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Let your brain do the talking

The neurological processes behind language learning have implications for teachers, explains Dr Ellie Dommett

The neurological processes behind language learning have implications for teachers, explains Dr Ellie Dommett

Language is central to human development and it infiltrates all areas of the curriculum.

We can appreciate how complex it is for children to develop language skills if we spend a moment considering the range of elements this requires, including speech production, comprehension and understanding of speech sounds and visual symbols. If those skills are impaired in any way, it is a cause for concern. And there are many ways those impairments can present themselves, from dyslexia and difficulties with grammar acquisition to problems understanding others, such as autism.

On top of that, an expectation is returning to schools that pupils need to master more than one language. And there is an increasing drive to teach modern foreign languages in primary.

So it is perhaps not surprising that neuroscientists have put a considerable amount of research effort into understanding language development, both in terms of the brain areas involved and the processes that activate these regions.

For example, the common idea of language being lateralised to the left hemisphere is upheld by neuroscience research and specific areas -modestly named after the researchers that found them - are implicated in speech production (Broca's area) and speech comprehension (Wernicke's area). A specific visual word area has even been posited, although this is still controversial. Interestingly, these areas of the brain seem to be involved irrespective of the actual language being developed and are also active during use of sign language.

Neuroscientists have also investigated three main aspects of language processing: phonological (sentence melody and speech sounds); lexical-semantic (word forms and meanings) and syntactic processing (grammatical relationships).

A map of development has been devised through scientific research and we now know that, within the first year of life, babies develop language perception and production skills, culminating in word-object associations and production of words. This development continues at a fast rate and, by the time children reach the classroom at the age of 4, their brain will show distinct electrical reactions to syntactically and semantically abnormal sentences, in a similar manner to that seen in the adult brain.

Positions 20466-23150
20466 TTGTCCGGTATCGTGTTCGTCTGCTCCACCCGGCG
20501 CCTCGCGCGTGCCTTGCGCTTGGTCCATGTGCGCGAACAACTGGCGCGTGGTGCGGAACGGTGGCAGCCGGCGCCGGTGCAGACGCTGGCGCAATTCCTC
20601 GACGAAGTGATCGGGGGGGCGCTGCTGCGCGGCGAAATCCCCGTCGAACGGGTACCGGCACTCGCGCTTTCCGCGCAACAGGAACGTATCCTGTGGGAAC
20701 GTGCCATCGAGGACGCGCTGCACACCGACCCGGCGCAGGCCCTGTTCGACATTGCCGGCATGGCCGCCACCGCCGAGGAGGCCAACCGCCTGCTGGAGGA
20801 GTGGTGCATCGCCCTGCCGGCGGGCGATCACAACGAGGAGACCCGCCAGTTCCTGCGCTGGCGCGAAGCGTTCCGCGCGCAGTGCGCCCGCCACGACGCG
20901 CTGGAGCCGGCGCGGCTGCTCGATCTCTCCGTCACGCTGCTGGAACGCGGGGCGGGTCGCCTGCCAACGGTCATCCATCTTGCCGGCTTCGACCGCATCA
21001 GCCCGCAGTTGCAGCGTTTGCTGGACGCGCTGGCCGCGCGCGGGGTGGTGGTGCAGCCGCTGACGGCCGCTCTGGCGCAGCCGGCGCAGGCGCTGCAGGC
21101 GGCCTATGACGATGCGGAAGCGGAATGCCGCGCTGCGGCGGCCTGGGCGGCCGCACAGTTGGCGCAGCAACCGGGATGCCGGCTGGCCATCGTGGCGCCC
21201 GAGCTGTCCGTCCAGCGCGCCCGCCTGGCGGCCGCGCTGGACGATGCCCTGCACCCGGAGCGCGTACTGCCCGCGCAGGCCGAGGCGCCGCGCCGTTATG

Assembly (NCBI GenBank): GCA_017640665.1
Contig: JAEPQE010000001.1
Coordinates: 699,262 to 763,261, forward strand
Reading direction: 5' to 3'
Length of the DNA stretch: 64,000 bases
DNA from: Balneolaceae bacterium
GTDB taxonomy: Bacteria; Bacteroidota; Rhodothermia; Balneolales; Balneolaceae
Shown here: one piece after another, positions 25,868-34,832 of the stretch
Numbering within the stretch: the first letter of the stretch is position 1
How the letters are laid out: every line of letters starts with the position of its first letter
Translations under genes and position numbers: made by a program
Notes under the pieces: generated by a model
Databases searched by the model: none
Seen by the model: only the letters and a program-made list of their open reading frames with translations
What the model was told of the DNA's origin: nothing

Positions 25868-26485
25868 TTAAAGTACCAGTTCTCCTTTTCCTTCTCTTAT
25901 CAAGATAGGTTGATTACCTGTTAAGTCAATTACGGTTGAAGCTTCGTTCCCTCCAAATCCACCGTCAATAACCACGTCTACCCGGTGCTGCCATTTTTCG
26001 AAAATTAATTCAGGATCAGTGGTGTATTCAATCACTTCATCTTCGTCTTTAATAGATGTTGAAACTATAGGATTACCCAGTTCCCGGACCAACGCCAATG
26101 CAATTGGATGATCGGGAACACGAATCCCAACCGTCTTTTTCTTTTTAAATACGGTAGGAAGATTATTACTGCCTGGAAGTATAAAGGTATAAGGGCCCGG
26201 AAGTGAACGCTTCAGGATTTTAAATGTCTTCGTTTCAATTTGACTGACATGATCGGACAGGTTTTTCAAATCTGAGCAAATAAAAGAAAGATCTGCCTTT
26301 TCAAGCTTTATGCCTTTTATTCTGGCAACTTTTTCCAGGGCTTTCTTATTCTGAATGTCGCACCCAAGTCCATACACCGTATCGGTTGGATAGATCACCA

For the majority of children, these developmental milestones will be met and language will develop accordingly. So, rather than focusing entirely on language disorders, research has also investigated the development of a second language. Of course, a key difference between learning a first and second language is that the latter happens later, but what does this actually mean for language development?

In the late 1960s a bleak picture was painted, with the "critical period hypothesis" suggesting that only a language learned before puberty could reach levels of natural proficiency because of limitations in the plasticity - or adaptability - of the motor and auditory systems in the brain.

However, although there is evidence for this limited plasticity, there is also evidence suggesting that there are exceptions to this constraint. For example, context is thought to make a significant difference and, where a multilingual context necessitates language learning, native proficiency can be achieved. Therefore, the negative "critical period" view perhaps paints too static a picture of language development, which in reality is likely to alter with age, context and ability.

Research has also demonstrated that other factors can affect language development. For example, recent research from Italy has shown a relationship between temperament, as assessed by day-care teachers, and different levels of linguistic competence. The researchers found that inattentive and inhibited children showed poorer lexical and morphological abilities and a more immature vocabulary, compared with children who did not have these traits. In another study, scientists showed that poor sleep during the first two years of life may be a risk factor for language learning.

In summary, research from neuroscience has demonstrated that language development begins in the newborn and progresses at an astounding pace - the brain begins to function in a manner similar to that found in adult subjects by the time children reach primary school. In addition, while the early ideas of a critical period may have been overly pessimistic, on the whole, language is best learned when younger. Language development can also be both impaired and supported by a number of factors.

Dr Ellie Dommett is a lecturer at the Open University and co-author of the Learning and the Brain Pocketbook


Dionne, G. et al. "Associations Between Sleep-Wake Consolidation and Language Development in Early Childhood: a longitudinal twin study" (2011). Sleep 34 (8), 987-95

Friederici A.D. "The Neural Basis of Language Development and its Impairment" (2006). Neuron 52 (6), 941-52

Garello, V. Viterbori, P. and Usai, M.C. "Temperamental Profiles and Language Development: a replication and an extension" (2012). Infant Behavior and Development 35 (1), 71-82

Simmonds, A.J. Wise, R.J. and Leech, R. "Two Tongues, One Brain: imaging bilingual speech production" (2011). Frontiers in Psychology 2, 166.

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